50 books to read before you die discussion

Night  (The Night Trilogy, #1)
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message 1: by Christine (new) - added it

Christine This is the next book to read on the '100' list - 33


message 2: by Jeffrey (last edited Sep 09, 2019 04:29PM) (new) - added it

Jeffrey (wordsmith2294) | 26 comments I finished Things Fall Apart more quickly than I thought I would, so I'm going to read this one too!

I would say I'm excited, but I've already read the Forward by Francois Mauriac and it shook me to my core, so "exciting" is definitely the wrong word. I imagine this won't be a very exciting book. I am hoping to learn something though, and to gain another perspective on one of the worst moments in history.

Has anyone else read this?


Buck (spectru) I read this six or seven years ago. The subject certainly is compelling, but the storytelling didn't encourage me to read the next two books in the trilogy. I don't remember a lot of the details and didn't write a review. I rated it three stars.


message 4: by Jeffrey (new) - added it

Jeffrey (wordsmith2294) | 26 comments In lieu of a review, I wanted to write about something from Night that spoke to me. I don't know who in this group needs to hear this, if anyone does, but I think it needs to be said.

While reading Night, I've been watching the final season of the Netflix show Orange is the New Black. It's a fictionalized retelling of Piper Kerman's memoir from her time in a women's prison. The show is well-made and sometimes controversial, and even though it's fictionalized, it mirrors some themes from Night - like how imprisonment changes a person. Particularly, in the final season, the show has directly faced the plight of women in American detention centers, put there after having entered the country illegally. The women have their rights and their humanity taken away from them bit by bit - they no longer have medical access, their legal protection, or their children and families. It sounded remarkably similar to Wiesel's experience.

There's even a scene where the detainees receive mail, and they are referred to by their detainee numbers instead of their names. I watched this scene right after reading a passage from Night, where Wiesel describes his name being replaced by a prison camp number. That act of taking someone's name from them is a familiar act throughout history, designed to chip away at a person's identity and remove their humanity.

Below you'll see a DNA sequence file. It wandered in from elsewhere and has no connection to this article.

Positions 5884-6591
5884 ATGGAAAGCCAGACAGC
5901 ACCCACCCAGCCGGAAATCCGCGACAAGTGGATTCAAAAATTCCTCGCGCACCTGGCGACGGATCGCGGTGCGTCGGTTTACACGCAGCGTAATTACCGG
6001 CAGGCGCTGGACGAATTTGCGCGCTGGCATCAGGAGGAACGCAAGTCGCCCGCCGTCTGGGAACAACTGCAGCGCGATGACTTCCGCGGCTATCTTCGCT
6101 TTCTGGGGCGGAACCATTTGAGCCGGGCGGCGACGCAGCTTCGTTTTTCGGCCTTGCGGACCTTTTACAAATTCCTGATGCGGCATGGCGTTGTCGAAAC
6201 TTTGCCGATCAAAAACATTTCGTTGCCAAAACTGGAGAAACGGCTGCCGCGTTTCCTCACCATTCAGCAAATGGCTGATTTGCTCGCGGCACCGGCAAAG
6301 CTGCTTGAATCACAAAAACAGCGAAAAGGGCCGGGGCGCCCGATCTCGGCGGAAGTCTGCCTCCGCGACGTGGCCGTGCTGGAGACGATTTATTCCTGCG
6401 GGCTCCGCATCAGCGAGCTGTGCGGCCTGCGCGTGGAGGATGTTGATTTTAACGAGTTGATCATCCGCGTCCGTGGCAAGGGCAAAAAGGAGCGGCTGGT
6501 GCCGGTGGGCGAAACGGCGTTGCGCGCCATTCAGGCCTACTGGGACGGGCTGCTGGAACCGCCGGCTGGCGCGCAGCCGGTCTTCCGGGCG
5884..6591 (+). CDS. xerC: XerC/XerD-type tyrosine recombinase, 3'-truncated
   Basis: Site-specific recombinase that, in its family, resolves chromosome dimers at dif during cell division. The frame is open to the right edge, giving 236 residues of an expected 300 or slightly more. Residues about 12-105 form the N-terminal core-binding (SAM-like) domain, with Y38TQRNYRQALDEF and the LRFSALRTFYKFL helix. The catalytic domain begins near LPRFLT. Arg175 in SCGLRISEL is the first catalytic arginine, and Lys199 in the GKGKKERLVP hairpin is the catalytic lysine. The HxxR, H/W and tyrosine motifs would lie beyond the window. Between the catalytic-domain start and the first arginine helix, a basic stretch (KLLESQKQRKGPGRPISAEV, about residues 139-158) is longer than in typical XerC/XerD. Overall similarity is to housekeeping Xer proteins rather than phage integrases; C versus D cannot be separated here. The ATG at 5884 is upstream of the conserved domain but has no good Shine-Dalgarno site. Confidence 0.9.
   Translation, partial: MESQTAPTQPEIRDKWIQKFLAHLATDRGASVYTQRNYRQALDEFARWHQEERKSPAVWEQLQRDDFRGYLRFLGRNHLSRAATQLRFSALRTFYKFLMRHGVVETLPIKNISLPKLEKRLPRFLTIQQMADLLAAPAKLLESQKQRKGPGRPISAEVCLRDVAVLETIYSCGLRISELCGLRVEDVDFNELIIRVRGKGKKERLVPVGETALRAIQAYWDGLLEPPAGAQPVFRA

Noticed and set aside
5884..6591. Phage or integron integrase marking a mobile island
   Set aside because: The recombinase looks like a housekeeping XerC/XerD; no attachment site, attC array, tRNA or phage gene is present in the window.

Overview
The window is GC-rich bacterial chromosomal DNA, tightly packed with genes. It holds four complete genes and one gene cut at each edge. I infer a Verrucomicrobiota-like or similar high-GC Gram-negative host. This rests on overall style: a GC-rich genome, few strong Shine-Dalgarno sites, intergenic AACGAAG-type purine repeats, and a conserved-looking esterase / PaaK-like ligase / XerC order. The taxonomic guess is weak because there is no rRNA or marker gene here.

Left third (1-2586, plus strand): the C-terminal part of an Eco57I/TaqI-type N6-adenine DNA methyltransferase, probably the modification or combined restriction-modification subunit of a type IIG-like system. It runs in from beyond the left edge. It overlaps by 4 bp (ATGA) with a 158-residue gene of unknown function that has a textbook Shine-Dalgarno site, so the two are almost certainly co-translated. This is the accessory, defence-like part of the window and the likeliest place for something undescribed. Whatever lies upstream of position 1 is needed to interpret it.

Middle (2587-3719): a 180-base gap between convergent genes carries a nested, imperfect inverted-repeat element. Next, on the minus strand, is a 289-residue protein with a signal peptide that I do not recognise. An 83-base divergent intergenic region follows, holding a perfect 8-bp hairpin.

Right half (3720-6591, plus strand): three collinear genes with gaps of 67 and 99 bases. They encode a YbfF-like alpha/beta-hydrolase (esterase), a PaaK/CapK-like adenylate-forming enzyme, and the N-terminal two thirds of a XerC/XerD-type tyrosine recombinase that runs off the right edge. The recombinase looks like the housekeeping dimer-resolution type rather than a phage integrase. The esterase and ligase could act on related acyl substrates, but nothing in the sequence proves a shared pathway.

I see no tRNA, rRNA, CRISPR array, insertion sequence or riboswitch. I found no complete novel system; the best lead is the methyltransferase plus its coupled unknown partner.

I know the show is fictionalized, but it comes from a place of reality. The comparison between the Holocaust and American detention centers is not made lightly. It is made with genuine fear. For instance, had I been in Germany at the time of the Holocaust, it's likely I would have been imprisoned because of my sexual orientation; and today, had I been born in any country other than America, it's likely I could have wound up in one of these detention centers, given that many LGBT people come to American to flee persecution against their country and their own families.

I don't usually talk like this. But I felt that I should, because at the end of Wiesel's book is his acceptance speech for the Nobel Peace Price, and he is quoted saying: "...I swore never to be silent whenever and wherever human beings endure suffering and humiliation. We must take sides. Neutrality helps the oppressor, never the victim. Silence encourages the tormentor, never the tormented. Sometimes we must interfere. When human lives are endangered, when human dignity is in jeopardy, national borders and sensitivities become irrelevant. Wherever men and women are persecuted because of their race, religion, or political views, that place must - at that moment - become the center of the universe."

I'm using this discussion group as a platform to take a side and to break my usual silence. If we read Night thinking about how it's in the past, and how glad we are that those horrors are no longer a reality, we have squandered the point of reading it. Night, and books like it, are meant to remind us what terrible things happened, and to make sure our world never forgets. Even in my limited experience, I can tell that the people managing these American detention centers and treating people like animals have forgotten that the world has done this to people before.

If anyone else is reading Night this month, please read it honestly. Make sure you do not remain silent or neutral with injustice happening in our world. Make sure you take Wiesel's words to heart and do something about the injustice he condemned.


Buck (spectru) Jeffrey wrote: "In lieu of a review, I wanted to write about something from Night that spoke to me. I don't know who in this group needs to hear this, if anyone does, but I think it needs to be said.

While readin..."


Hear, hear.


Suki St Charles (goodreadscomsuki_stcharles) | 25 comments I read Night some months ago, and found it to be very powerful and painful to read. It should be required reading for everyone who thinks "it can't happen here". The next two books in the series did not stand up to the first-- I was quite disappointed in them. I guess it was partly because Night was a true account, and Dawn and Day were fiction.


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